Ariadne Musica (1702) - Praludium und Fugue #14, Ab lydian

By: J.C.F. Fischer
For: Solo instrument (Organ [manuals])
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Ariadne Musica (1702) - Praludium und Fugue #14, Ab lydian


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J.C.F. Fischer
Difficult (Grades 7+)
2 minutes
Classical music
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Ariadne Musica by Johann Caspar Ferdinand Fischer is perhaps the most seminal work in the development of classical music. And as all Western music systems are descended from it almost everything from Classical music to Rock, - Jazz to Pop and their �offspring� owe Fischer a debt of recognition, if not gratitude.

In my reinterpretation of the pieces I have endeavoured to keep the form as close to the originals as the digital medium will allow. For anyone wishing to play this series, these interpretations are fairly close to the originals, so any organist could do worse than to follow my tacit suggestions. It takes time to find each separate prelude and each separate fugue and to work out what sound was intended. My Hammond organ is less than ideal for the purpose, but as I don�t have a church pipe organ it will have to do. As I complete each reinterpretation for midi I will add them to this folder until I have amassed the whole set.

In his expert appraisal of J.C.F. Fischer, the eminent conductor Karl Ludwig Nicol wrote: �Johann Casper Ferdinand Fischer was not only very popular, but had great influence on the development of the musical life at the beginning of the 18th century. Bach's biographer Johann Nikolaus Forkel stated in 1802: "The most famous composers for piano of that time were Froberger, Fischer, Joh. Casp. Kerll, Pachelbel, Buxtehude, Bruhns, Bohm etc." And Max Seiffert concluded: "In his time, he was outstanding as one of the most distinguished and capable artists, and one cannot exclude him any longer from the place of honour as a forerunner of the great St.Thomas cantor (Sebastian Bach) beside Pachelbel and Buxtehude".

From Wikipedia, the free encyclopaedia: �The title refers to the Greek myth in which Theseus is able to find his way out of the Minotaur's labyrinth by using a ball of thread which Ariadne, the daughter of King Minos of Crete, gave him. Similarly, the music in the collection can be said to guide the listener through a labyrinth of keys. Fischer also used Greek mythology to name the pieces in another large scale music collection of his, Musikalischer Parnassus.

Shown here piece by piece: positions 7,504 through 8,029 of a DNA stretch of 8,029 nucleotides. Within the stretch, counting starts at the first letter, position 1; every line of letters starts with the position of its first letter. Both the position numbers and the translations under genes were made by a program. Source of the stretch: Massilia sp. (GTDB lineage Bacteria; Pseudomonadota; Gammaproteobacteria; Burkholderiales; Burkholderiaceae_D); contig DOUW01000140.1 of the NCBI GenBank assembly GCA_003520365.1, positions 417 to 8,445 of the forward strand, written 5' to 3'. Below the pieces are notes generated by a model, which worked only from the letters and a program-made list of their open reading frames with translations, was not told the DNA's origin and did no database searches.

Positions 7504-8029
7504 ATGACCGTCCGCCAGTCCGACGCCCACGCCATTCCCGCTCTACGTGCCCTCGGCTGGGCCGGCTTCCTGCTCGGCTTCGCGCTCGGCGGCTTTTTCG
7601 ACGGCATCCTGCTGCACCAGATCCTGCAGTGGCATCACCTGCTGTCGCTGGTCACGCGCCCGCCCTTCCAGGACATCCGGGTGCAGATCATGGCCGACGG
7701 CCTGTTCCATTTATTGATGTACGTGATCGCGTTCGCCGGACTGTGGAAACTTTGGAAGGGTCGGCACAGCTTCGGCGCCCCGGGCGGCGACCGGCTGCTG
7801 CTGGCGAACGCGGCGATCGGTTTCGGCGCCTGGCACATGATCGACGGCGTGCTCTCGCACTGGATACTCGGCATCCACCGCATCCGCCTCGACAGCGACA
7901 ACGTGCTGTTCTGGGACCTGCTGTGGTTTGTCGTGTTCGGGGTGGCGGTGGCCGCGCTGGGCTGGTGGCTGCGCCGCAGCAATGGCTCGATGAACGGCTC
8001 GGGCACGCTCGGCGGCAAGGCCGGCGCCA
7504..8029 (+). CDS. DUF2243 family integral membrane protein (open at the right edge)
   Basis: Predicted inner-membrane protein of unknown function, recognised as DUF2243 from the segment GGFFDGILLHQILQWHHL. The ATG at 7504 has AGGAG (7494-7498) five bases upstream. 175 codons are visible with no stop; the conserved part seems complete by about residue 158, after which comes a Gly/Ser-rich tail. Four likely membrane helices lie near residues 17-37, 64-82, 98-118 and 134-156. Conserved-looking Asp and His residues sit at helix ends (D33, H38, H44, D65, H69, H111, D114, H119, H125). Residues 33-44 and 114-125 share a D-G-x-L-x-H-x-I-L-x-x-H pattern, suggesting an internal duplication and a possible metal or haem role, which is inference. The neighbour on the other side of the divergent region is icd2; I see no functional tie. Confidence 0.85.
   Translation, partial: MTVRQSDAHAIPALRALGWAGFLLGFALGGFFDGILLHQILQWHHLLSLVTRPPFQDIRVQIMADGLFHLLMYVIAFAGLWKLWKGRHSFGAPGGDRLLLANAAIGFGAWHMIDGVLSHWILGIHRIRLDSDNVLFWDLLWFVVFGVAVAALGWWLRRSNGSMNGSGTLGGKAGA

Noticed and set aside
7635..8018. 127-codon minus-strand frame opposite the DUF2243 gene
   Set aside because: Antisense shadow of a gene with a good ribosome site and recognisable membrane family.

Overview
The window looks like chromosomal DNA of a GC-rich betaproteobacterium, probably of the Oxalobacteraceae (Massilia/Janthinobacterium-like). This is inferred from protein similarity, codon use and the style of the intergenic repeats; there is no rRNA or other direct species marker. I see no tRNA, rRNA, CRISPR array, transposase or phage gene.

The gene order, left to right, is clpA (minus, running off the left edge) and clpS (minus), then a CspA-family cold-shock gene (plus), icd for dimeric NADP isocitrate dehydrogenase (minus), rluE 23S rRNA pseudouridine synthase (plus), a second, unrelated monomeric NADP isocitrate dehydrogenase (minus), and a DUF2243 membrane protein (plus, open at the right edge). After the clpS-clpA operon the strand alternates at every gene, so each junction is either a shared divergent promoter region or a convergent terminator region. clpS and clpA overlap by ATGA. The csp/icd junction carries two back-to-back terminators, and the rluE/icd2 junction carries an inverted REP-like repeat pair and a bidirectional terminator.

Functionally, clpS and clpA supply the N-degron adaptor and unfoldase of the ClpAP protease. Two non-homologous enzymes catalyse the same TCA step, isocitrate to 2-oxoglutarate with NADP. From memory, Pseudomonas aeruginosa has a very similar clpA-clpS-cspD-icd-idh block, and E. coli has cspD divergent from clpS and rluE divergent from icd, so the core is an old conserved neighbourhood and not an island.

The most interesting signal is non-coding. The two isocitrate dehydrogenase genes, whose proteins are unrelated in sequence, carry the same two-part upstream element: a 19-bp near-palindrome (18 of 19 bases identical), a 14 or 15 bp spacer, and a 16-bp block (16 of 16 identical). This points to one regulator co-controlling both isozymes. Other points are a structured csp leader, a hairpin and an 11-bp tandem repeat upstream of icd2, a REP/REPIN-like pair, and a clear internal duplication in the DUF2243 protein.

�The first edition of Ariadne musica was made in 1702 in Schlackenwerth. The work was reprinted several times during Fischer's life. The original print mentioned by Johann Gottfried Walther in Musicalisches Lexicon is now lost, but a manuscript copy survives.�

�From 1706 onwards Fischer worked at the court of the Margrave of Baden altogether for more than fourty years. Johann Caspar Ferdinand Fischer became a part of musical history as one of the most important German composers of piano suites between Froberger on the one hand, and Johann Sebastian Bach and Handel, on the other hand. Both grand masters of the late baroque estimated Fischer�s works very much and adopted, according to the habits of the time, thematic and compositional-technical impulses from them. (K.L.N.)

The musicalhistorical importance of the Ariadne Musica cycle is based on a composition demonstrating as it were, the equal ("well-tempered") temperament of Andreas Werckmeister that was quite contested till the end of the 18th century: the great number of twenty keys (up to five accidentals!) was extraordinary in that time; it was presented in a sequence of small pairs of preludes and fugues. (Of the 24 keys only D flat major, E flat minor, F sharp major, G sharp major and B flat minor are not presented.) (K.L.N.)

Ariadne musica was written in a time when a new and richer system of temperaments in musical practice was developed. Whereas the former mean-tone temperament with its eight pure major thirds allowed only special keys as "pure" ones, many theorists and practical men around 1700 (like Werckmeister 1691) tried to make a greater number of keys possible through new systems of temperaments. This was made by distributing the pure and unequal ("well-tempered") fifths among the complete volume of tones. So for Fischer's Ariadne musica at least twenty keys can be used; however, not all of them are equally "pure"-tuned, for, with a growing number of accidentals in an unequal temperament, the keys seem to be considerably sharpened. (K.L.N.)

Anyway, it is still not the question in that time of the nowadays usual equal temperament where the octave is divided into always equal half-tone steps and thereby makes it possible to use all keys in the same way. In this context the characteristic features of the keys as they were described by baroque teachers like Mattheson always refer to an unequal temperament as it was still used around 1750. As Gotthold Frotscher proved, there are "manyfold inner relations" between Fischer's Ariadne and Bach's Wohltemperiertes Kla-vier. (K.L.N.)

After all these detailed statements it seems that Bach's biographer Forkel had hardly exaggerated by saying that Fischer's Ariadne musica had inspired Bach to write the Wohltemperierte Klavier. In regard to their extent the fugues often correspond exactly to the preludes and take their motivic material from them.�

(Karl Ludwig Nicol)

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